In Influence, Negotiation, Persuasion, Presentation Skills

“There are three kinds of men, ones that learn by reading, a few who learn by observation and the rest of them have to pee on the electric fence and find out for themselves” – Will Rogers

Persuasion is both art and science. In this eminently readable book, authors Richard Shell and Mario Moussa, both from Stanford U offer a recipe for selling your ideas.

My interest in influencing and persuading was kindled after reading a fascinating account of Dr. Robert Cialdini’s work on the subject. I am even more excited as i will be attending his Principles of Persuasion (POP) workshop in Phoenix AZ this March.

Well, back to the Art of WOO, I first read about in a review in Knowledge at Wharton .

I grabbed a copy and it was unputdownable from the word Go. What caught my attention was their early reference to the Peanut Butter Manifesto by a Yahoo VP, Brad Garlinghouse trying to get the top management’s attention to overhaul the organisation -IMMEDIATELY.

This had all the elements of Persuasion.

First, he attracted the attention of his audience with a catchy metaphor, the Peanut Butter Manifesto, that is, the organisation was spreading it’s investments too thin over a large area
He had a clear goal – to light a fire under the management
he established credibility– by proclaiming his loyalty to the company
defined the problem in a crisp summary
proposed three specific solutions.
This manifesto worked !

In the next chapters,the authors urge you to map your Persuasion Style and then move on to confronting the five barriers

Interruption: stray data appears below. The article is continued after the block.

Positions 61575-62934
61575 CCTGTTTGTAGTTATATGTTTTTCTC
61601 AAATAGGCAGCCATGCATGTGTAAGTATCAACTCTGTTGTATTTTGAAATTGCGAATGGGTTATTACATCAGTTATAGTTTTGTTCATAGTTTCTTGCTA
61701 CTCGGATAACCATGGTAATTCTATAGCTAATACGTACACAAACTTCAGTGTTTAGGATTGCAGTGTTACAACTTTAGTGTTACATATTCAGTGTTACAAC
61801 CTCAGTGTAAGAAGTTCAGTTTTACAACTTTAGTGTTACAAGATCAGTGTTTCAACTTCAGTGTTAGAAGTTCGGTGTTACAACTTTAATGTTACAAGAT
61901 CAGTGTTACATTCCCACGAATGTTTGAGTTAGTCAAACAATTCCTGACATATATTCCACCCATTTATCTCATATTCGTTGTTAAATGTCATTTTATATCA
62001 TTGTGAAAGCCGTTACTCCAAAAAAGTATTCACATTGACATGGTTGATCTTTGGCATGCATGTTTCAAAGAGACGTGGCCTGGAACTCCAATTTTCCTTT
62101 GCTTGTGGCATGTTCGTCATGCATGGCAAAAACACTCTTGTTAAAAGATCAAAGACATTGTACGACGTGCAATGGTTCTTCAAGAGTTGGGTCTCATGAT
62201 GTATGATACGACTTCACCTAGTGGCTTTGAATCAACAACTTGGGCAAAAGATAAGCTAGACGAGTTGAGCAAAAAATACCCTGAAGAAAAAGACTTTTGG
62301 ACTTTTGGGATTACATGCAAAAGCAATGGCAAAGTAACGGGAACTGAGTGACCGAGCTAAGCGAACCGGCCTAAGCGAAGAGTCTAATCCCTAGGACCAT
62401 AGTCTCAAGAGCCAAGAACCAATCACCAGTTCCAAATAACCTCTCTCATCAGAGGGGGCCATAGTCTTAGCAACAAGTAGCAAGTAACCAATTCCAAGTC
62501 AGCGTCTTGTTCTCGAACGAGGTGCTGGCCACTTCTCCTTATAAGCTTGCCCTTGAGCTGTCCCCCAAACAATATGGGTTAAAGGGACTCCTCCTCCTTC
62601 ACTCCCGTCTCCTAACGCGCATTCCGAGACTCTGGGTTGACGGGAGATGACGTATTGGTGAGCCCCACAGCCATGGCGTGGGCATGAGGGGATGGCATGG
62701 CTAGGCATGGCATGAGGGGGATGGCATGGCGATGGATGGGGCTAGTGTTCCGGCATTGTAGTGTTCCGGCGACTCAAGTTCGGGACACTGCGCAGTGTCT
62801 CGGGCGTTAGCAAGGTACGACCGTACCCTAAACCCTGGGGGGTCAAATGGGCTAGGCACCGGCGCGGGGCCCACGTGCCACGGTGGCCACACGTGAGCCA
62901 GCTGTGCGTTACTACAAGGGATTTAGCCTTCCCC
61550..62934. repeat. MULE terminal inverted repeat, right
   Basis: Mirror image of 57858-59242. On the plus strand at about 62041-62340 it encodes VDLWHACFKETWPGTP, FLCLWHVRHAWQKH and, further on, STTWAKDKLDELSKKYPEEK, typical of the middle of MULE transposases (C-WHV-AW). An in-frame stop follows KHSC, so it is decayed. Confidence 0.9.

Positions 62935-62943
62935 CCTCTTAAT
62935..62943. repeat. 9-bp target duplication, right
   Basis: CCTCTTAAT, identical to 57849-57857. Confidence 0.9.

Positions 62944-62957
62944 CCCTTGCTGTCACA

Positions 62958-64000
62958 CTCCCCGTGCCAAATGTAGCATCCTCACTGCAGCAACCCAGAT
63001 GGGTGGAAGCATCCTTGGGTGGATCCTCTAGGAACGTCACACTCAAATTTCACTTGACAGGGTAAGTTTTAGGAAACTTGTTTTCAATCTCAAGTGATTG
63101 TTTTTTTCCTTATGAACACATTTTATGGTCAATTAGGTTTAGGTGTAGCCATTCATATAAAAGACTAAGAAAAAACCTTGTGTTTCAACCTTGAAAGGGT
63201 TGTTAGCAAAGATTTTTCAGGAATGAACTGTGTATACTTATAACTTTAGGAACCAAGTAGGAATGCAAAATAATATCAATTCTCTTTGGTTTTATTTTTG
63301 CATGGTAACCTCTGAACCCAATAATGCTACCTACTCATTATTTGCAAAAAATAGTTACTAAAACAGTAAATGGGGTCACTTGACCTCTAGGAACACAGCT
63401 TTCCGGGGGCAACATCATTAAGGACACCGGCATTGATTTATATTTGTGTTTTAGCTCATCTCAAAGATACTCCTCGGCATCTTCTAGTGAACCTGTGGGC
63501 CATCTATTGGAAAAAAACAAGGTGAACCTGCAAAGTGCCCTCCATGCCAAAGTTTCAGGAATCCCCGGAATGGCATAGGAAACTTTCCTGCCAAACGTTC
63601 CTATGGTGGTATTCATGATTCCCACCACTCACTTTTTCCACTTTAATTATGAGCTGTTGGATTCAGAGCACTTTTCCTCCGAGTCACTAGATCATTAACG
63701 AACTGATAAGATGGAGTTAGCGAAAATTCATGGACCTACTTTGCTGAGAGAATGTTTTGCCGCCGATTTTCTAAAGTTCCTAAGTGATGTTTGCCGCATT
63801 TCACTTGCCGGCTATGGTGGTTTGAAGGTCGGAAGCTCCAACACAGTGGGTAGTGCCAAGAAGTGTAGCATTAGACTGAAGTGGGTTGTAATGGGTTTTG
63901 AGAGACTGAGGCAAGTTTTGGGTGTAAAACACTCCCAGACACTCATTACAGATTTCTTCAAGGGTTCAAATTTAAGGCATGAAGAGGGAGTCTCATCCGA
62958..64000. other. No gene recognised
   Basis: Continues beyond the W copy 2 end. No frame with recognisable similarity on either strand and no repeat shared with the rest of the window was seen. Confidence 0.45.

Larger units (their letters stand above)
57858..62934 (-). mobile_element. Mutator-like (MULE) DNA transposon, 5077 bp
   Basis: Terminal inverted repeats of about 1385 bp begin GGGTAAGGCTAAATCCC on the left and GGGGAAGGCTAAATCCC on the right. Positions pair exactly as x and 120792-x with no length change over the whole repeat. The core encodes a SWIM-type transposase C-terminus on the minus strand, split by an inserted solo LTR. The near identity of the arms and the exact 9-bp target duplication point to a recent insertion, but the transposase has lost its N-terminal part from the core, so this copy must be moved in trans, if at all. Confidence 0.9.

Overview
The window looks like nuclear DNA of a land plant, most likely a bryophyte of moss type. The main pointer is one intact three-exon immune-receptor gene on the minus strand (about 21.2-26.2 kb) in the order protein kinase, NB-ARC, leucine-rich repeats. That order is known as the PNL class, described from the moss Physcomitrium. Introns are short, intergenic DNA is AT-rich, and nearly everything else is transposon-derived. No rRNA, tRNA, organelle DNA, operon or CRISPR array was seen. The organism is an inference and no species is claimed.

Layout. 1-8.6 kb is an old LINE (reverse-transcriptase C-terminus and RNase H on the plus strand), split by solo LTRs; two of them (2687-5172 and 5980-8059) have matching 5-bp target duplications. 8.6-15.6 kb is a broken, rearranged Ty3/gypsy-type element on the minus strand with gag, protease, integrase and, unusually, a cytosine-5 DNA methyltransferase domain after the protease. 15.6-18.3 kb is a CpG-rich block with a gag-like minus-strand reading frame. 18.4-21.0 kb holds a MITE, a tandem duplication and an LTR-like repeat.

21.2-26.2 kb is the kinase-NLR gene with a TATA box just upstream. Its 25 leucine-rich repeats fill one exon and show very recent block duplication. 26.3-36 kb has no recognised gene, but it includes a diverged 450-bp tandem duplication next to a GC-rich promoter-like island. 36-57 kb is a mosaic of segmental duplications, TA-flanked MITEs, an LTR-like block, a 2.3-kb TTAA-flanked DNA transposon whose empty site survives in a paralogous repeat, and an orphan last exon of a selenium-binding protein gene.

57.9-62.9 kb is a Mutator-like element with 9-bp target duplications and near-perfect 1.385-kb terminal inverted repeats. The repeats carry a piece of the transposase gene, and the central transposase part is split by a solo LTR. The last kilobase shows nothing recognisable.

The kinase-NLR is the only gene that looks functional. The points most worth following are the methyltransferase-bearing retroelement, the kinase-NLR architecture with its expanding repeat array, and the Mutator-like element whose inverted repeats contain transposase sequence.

Negative relationships, Poor Credibility,Communication mismatches,Contrary belief systems and conflicting interests.

As a Presenter, chapters 7 ( State your case) and 8 ( Make it memorable- the personal touch), made a lot of sense to me. I was especially startled by the WSJ statistics quoted in chapter 8 ” Roughly thirty million PowerPoint presentations are delivered in the world every day and seventy-eight percent of surveyed executives report they have slept during a recent corporate presentation”.

Yet another powerful takeaway for me, which reinforced my belief in using anecdotes in my presentations, were these words – ” The key difference between a simple example and a story is what scholars call movement. When you tell a good story, the audience starts wondering what plot twists lie ahead.”

The Art of WOO is as indispensable as my toothbrush in my travel kit and I wish I could one day afford to attend their Strategic Persuasion Workshop !

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